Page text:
Happiness would seem no subject to split hairs about. Yet consider how differently Italy and Britain treat a service that gladdens many a heart.
In the country that coined the term “bella figura” — the art of cutting a fine figure — hairdressers are deemed essential.
“Italians really care about their image and about wellness,”″ said Charity Cheah, the Milan-based co-founder of TONI&GUY Italy. “Perhaps psychologically, the government may feel that going to a salon is a moment of release from stress and tension, a moment of self-care, that citizens need.”
But across England people have had to scramble to get their hair done in the last days and hours while they still could, before new pandemic restrictions came into force on Thursday.
“The thought of another lockdown and being stuck at home — (people thought) I’m going to throw caution to the wind and I am just going to come in and have my hair done,” said Richard Ward, managing director at the Richard Ward Hair and Metro Spa on London’s swank Sloane Square.
And then there are life’s finer pleasures.
In France, the love of books is unquestioned. No country has more Nobel Prize-winners in Literature, and a book review program on TV like Apostrophes used to be watched by millions every week. But walk the streets of Paris and you will find bookshops closed.
Sylvia Whitman, who runs the famed Shakespeare and Co. bookstore on the Left Bank, seethes at the prospect of giant online platforms gobbling up business while her shop is shuttered. Her sales have dropped 80% since the the spring lockdown.
“I find it really tiring that the bigger you are the more you can ignore laws, you can avoid taxes, you can find loopholes,” she said. “The smaller you are, the more expensive and the more complicated things are. “
Across the border in Belgium, books were deemed essential. Even then, Wouter Cajot, owner of the ’t Stad Leest in the port of Antwerp finds it a mixed blessing. The lockdown has reduced passing shoppers to a trickle and he will have to decide whether heating and personnel costs make it worth his staying open.
But when essential goods cannot be bought in a store they can still be delivered.
“During the first lockdown we had to invent a website in three days and nights,” said Cajot, and he got “new logistical equipment — a cargo bike,” to the delight of his Antwerp clients who get books delivered within hours of placing their order. “So why order books at an international online giant when the corner bookstore can deliver same-day by bike?”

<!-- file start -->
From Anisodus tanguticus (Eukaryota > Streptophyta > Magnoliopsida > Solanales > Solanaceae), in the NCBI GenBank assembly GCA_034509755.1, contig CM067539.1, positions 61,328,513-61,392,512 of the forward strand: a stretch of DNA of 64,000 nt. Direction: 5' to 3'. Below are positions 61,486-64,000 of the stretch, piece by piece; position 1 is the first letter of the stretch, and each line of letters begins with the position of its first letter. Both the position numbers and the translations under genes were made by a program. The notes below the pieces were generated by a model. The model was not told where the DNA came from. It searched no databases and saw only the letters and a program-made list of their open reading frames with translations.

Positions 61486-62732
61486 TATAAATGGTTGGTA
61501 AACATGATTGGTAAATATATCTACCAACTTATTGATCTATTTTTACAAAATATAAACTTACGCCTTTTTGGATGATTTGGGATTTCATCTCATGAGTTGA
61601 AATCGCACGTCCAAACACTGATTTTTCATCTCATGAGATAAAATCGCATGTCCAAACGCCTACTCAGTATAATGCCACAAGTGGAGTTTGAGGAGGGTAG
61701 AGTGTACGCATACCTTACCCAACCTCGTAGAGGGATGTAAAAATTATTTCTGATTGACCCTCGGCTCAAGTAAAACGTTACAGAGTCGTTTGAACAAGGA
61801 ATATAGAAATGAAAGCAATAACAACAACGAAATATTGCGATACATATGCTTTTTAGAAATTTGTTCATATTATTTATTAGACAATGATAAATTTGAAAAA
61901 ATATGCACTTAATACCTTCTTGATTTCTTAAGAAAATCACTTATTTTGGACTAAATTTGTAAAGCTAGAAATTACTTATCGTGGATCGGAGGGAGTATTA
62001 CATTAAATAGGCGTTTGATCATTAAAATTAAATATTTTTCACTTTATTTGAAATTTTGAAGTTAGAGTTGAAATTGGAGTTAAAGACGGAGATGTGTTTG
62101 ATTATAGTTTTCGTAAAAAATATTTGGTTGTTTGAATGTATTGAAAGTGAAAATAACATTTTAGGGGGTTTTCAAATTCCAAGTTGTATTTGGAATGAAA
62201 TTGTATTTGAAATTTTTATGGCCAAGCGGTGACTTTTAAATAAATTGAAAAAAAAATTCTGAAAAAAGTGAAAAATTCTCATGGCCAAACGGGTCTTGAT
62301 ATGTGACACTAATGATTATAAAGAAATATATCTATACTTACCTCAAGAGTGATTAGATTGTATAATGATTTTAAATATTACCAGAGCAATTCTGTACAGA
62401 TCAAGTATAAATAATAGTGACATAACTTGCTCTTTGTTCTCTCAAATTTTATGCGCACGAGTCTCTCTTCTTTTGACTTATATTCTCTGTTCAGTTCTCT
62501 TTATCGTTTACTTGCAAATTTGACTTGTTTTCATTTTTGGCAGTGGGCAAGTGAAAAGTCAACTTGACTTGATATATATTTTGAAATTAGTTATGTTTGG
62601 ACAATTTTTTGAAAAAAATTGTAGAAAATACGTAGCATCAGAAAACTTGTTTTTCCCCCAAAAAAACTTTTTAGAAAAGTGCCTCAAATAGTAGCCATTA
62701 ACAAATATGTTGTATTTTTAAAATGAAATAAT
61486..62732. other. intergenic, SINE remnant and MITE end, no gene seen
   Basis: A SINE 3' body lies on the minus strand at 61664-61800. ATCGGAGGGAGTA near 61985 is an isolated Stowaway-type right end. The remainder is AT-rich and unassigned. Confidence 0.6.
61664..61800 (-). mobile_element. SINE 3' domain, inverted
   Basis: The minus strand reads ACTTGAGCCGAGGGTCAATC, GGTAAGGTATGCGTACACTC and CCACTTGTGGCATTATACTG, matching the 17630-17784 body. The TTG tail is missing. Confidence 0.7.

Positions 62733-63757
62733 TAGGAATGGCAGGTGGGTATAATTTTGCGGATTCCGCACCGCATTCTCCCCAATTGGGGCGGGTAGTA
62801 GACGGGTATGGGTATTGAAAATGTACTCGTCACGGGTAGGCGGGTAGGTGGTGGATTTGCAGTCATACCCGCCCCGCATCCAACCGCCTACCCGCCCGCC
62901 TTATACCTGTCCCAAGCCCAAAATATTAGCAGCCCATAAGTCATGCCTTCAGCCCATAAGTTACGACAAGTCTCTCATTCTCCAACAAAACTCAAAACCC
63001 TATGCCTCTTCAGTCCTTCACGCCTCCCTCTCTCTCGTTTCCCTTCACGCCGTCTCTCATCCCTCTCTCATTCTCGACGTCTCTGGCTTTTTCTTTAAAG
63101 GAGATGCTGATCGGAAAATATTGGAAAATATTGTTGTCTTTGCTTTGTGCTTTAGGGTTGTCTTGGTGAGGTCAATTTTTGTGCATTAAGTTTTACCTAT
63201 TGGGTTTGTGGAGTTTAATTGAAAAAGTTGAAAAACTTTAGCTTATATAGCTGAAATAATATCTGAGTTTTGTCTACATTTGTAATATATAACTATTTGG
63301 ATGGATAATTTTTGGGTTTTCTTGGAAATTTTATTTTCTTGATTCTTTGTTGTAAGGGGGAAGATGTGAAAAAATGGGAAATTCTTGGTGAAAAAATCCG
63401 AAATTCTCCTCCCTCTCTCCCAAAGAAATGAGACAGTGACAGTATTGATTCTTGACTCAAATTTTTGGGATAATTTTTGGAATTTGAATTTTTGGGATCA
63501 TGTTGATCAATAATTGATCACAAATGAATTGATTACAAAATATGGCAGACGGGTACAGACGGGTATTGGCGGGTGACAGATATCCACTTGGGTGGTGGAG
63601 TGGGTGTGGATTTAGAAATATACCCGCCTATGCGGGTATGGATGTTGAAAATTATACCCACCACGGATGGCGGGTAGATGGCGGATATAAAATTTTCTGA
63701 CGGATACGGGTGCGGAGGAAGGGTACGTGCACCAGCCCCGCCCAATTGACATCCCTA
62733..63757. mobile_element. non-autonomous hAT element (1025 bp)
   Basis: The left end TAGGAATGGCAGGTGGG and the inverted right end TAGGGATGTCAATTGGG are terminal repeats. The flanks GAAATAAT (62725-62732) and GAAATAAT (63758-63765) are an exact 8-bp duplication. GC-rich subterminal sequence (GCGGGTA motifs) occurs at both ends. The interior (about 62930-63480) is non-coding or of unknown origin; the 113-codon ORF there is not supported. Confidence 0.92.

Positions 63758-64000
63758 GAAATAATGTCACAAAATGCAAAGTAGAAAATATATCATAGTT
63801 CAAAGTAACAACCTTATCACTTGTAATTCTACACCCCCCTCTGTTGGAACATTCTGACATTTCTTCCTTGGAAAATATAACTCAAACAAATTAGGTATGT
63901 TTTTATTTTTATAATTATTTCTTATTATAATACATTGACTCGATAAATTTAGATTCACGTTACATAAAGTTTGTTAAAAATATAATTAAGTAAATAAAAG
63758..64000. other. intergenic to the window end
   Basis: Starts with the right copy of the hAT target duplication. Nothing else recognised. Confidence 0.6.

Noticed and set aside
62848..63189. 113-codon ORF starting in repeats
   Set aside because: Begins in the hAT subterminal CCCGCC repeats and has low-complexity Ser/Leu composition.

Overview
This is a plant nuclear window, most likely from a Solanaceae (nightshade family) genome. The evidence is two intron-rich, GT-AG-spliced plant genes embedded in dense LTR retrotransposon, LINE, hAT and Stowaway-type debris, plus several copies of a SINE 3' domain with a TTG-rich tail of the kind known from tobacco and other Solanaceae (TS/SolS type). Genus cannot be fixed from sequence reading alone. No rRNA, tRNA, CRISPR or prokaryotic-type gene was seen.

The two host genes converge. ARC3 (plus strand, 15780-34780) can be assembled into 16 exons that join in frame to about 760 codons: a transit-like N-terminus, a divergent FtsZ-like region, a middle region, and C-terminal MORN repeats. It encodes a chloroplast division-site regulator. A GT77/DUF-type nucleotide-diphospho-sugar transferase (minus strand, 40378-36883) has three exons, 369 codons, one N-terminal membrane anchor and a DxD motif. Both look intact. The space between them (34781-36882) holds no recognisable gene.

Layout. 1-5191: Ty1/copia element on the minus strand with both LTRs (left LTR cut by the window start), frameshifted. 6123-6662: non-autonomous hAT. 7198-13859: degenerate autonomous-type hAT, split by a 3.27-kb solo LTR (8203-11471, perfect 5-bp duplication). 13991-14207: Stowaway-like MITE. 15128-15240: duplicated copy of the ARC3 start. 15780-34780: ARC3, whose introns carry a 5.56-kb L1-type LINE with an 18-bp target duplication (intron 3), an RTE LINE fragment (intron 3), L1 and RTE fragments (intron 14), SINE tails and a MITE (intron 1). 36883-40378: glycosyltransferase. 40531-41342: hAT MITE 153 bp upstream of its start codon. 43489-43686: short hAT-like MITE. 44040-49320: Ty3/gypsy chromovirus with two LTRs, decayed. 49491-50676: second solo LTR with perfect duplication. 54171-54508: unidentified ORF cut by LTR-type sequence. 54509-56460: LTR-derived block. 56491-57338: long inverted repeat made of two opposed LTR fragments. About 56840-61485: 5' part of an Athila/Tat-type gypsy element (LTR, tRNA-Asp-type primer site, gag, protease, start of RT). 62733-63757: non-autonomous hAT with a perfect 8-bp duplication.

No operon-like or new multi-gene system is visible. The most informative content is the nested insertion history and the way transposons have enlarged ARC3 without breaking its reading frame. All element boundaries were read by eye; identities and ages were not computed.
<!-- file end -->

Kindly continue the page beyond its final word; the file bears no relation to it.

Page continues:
That’s also become a question of government policy. With small shops often forced to suspend operations, and drifting closer to bankruptcy as a result, the door is wide open for supermarket chains and online giants to pounce. Several countries have taken steps to ensure supermarkets during lockdown cannot sell many products that provide the livelihood of closed shops.
It can get very complicated, with some supermarkets forced to tape off sections of their merchandise. In Belgium, Christmas decorations which took weeks to set up may now be hidden from view, since retail stores cannot sell them, as they are deemed non-essential.
“Books and magazines are allowed,” said Harry Decraene, manager of a Carrefour department west of Brussels. “DVDs, CDs and games are not allowed. Sewing equipment is allowed, stationery is allowed, garden equipment can be sold. Pots and pans, toys and Christmas supplies are not allowed.”
Just as toys would seem essential for children, petanque — France’s traditional outdoors game that involves mostly elderly players tossing metal balls with leisurely accuracy — might be considered a must for the country’s retirees.
There is nothing quite like the petanque grounds of the Provencal village of Saint-Paul-de-Vence, where the likes of actors Yves Montand and Lino Ventura would click their balls on the dirt. Now they’re deserted, as the government opined that petanque is not essential.
“It’s a leisure activity, we can do without it,” said Sandrine Leonard, who manages the local tourism information center. Now that dead leaves provide the color the sun usually does, “it’s more a period to stay quietly at home, to do some cooking. We spend less time outdoors. Hence the importance of having a good book.”
But wait! Bookshops are closed.
Coronavirus cases hit new daily highs this week in Russia, and Germany and the U.K. announced plans Tuesday to expand virus testing as European countries battled rapidly increasing COVID-19 infections and hospitalisations.
Nations reintroduced restrictions to get ahead of a virus that has caused more than 1.2 million deaths around the globe, over 270,000 of them in Europe, according to Johns Hopkins University, and is straining health care systems.
New measures took effect Tuesday in Austria, Greece and Sweden, following a partial shutdown imposed in Germany Monday and tighter rules in Italy, France, Kosovo and Croatia. England faces a near-total lockdown from Thursday, although schools and universities will stay open.
Infections spiked in Russia, where authorities reported 18.648 new cases Tuesday. It was the fifth straight day of more than 18,000 confirmed cases, compared to the country’s daily record of over 11,000 in the spring.